H.R. 5728, STELA Reauthorization Act of 2014

H.R. 5728

STELA Reauthorization Act of 2014

Rep. Fred Upton

November 19, 2014 (113th Congress, 2nd Session)

Staff Contact

Floor Situation

On Wednesday, November 19, 2014, the House will consider H.R. 5728, the STELA Reauthorization Act of 2014, under a suspension of the rules.  H.R. 5728 was introduced on November 17, 2014 by Rep. Fred Upton (R-MI) and referred to the Committee on Energy and Commerce.

Bill Summary

H.R. 5728 amends the Communications Act of 1934 to extend the expiring provisions related to the retransmission of signals of television broadcast stations by satellite providers.  Moreover, H.R. 5728 establishes a process to delay the application of the FCC’s deadline required for the unwinding of joint sales agreements (JSAs) that are not granted a waiver from the Federal Communications Commission’s (FCC) local television ownership rule.  H.R. 5728 also sets a one year deadline for the repeal of the FCC’s integration ban for operator-leased cable set-top boxes, and eliminates the prohibition of changing a broadcaster’s signal on multi-channel video programming distributor (MVPD) systems during quarterly Nielsen network ratings periods.

H.R. 5728 amends the Communications Act of 1934 to allow commercial television broadcast stations, upon written request, to modify its local market.  In making such a determination, the FCC may determine that particular communities are part of more than one local market and shall afford particular attention to the value of localism.  Within nine months of enactment, the FCC would be required to promulgate regulations to implement these changes.  Moreover, this legislation extends the compulsory copyright for broadcast content and the exemption for satellite providers from the requirement to obtain retransmission consent for distant signals.  This legislation also prohibits multiple television broadcast stations in the same local market from coordinating negotiations or jointly negotiating retransmission consent unless they are under common ownership.

H.R. 5728 also requires the Comptroller General of the United States, within 18 months of enactment, to conduct a study analyzing and evaluating legislative changes if Congress phased out the exemptions to the retransmission consent and copyright licensing requirements for distant signals. The legislation also directs satellite carriers to submit annual reports to the FCC regarding the availability of local signals in local markets.  Moreover, the legislation amends the FCC’s existing requirement to publish annual statistical reports on the average rates for basic cable service to include aggregate data on the cost of retransmission consent.  Finally, H.R. 5728 requires the FCC to evaluate and report on consumer access to broadcast signals outside of the local market and on technically feasible alternatives to the use of the Nielsen Designated Market Areas to define broadcast media markets that would provide greater options to consumers.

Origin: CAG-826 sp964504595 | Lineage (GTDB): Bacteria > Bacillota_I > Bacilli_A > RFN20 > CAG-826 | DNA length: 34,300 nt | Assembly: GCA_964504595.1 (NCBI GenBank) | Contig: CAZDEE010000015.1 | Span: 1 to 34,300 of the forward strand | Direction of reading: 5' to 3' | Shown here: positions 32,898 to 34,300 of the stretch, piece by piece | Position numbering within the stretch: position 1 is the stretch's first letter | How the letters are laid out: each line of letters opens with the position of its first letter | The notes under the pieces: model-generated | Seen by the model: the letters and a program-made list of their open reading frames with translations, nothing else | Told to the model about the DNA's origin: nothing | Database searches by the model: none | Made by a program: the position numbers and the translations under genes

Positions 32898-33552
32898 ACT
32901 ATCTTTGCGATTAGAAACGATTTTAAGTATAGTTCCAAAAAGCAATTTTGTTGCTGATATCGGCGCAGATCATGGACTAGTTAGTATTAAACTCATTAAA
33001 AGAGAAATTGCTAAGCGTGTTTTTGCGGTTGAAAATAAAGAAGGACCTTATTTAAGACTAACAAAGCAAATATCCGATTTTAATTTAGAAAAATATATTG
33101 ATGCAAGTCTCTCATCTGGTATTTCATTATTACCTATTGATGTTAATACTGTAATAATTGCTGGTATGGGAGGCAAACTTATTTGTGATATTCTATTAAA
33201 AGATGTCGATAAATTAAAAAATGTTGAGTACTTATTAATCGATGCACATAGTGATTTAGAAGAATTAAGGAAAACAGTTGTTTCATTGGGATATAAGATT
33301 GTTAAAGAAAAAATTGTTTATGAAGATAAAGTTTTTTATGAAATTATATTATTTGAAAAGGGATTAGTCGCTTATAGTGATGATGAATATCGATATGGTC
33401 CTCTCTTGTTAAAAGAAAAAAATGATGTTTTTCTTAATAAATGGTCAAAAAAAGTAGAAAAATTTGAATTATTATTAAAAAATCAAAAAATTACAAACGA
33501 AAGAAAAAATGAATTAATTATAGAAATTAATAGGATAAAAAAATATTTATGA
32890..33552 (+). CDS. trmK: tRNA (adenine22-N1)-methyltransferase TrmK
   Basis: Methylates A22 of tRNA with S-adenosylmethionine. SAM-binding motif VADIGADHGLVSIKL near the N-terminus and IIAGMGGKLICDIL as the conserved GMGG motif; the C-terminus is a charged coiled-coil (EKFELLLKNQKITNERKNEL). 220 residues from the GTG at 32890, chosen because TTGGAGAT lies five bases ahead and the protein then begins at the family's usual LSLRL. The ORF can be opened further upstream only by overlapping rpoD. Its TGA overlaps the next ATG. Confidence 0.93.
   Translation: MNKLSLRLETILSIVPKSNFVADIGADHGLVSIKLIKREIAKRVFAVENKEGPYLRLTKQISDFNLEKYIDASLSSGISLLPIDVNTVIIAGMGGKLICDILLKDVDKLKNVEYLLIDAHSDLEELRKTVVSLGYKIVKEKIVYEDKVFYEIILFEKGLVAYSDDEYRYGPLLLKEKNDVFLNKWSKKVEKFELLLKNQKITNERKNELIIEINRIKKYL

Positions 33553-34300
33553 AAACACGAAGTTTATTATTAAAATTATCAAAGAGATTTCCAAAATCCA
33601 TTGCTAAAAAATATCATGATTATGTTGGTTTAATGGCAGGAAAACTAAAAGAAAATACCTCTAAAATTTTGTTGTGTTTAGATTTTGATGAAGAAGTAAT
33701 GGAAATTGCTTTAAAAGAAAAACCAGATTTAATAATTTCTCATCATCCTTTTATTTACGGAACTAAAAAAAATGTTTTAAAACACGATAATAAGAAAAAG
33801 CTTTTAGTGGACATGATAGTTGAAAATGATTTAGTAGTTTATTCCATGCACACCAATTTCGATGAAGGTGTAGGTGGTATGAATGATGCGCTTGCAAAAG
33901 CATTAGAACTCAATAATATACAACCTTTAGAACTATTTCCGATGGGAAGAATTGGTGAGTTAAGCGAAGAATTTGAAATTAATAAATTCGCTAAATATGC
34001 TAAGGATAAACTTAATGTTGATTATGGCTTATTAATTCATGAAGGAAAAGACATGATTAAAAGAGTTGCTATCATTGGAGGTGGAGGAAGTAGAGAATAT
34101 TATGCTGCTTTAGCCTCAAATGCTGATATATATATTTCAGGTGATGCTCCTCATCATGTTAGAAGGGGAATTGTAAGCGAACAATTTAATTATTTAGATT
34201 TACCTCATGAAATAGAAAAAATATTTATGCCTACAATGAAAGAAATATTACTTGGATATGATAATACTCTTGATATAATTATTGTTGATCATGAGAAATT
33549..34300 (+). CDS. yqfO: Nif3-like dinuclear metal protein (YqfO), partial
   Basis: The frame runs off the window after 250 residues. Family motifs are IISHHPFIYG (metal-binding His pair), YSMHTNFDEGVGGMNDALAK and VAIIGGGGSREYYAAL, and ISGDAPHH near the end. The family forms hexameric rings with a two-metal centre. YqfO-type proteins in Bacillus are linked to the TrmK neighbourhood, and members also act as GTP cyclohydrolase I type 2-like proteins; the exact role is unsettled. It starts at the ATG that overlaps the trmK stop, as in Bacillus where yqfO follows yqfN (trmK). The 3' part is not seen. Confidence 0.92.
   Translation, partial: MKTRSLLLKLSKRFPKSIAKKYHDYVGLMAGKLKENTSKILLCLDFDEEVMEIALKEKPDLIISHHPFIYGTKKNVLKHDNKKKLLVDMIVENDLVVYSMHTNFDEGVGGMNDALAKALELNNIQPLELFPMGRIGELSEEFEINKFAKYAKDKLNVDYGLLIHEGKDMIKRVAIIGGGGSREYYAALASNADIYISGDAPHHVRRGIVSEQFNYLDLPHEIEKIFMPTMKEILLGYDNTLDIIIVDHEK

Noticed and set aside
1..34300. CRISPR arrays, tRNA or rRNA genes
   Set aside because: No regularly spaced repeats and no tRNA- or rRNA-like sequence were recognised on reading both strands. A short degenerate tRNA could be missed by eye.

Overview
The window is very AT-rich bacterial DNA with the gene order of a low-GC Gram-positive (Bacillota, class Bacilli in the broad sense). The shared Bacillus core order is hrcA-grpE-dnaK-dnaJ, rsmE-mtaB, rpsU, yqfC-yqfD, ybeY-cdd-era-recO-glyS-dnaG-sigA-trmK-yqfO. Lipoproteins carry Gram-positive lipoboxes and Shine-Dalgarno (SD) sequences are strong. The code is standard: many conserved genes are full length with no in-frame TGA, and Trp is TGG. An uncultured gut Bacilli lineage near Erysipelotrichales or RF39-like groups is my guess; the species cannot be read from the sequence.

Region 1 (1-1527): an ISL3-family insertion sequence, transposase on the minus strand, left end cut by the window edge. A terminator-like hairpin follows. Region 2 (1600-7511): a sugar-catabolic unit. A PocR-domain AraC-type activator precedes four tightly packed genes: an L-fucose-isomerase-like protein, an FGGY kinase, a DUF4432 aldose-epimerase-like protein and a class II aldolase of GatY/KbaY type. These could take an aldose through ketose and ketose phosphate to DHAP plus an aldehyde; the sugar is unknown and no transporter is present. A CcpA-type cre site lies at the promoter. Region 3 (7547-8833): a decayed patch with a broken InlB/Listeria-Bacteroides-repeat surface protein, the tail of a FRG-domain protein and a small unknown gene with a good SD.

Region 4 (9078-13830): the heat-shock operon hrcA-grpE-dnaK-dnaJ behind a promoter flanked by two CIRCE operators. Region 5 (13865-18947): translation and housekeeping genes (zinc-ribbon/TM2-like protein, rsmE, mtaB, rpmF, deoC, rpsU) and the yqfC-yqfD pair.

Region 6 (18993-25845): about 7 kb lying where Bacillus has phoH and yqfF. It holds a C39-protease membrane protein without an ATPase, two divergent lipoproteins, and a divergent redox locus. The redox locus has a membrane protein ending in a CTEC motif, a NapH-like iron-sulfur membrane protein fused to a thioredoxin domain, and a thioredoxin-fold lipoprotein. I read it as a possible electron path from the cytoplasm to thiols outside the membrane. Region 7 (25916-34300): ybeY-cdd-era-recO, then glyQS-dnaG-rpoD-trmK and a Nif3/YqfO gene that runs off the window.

“Direct Broadcast Satellite (DBS) operators are significant facilities-based competitors in the market for delivering multi-channel video programming.”[1]  Like cable operators and other MVPDs, DBS operators retransmit local broadcast programming as part of tiered content packages.[2]  Due to the fact that some customers have trouble receiving over-the-air signals due to terrain or distance from a broadcasting station, Congress passed the Satellite Home Viewer Act of 1988 (SHVA), which allowed satellite operators to deliver out-of-market broadcast signals to these consumers under a compulsory copyright license.[3]  Congress later exempted satellite operators from the obligation to secure retransmission consent to retransmit distant stations’ signals. Both provisions have been renewed by Congress multiple times.[4]  This legislation reauthorizes these provisions, providing DBS operators “with the legal basis on which they currently offer distant signals to more than 1.5 million subscribers.”[5]  H.R. 4572 also reauthorize these provisions to ensure the availability of distant signals to consumers, while also protecting the rights of local broadcasters and content providers.[6]

[1] See Committee Report 113-518, at 4.
[2] Id. at 4.
[3] Id. at 4.
[4] Id. at 4.
[5] Id. at 4-5.
[6] Id. at 5.


A CBO cost estimate is currently unavailable.

Additional Information

For questions or further information contact the GOP Conference at 5-5107.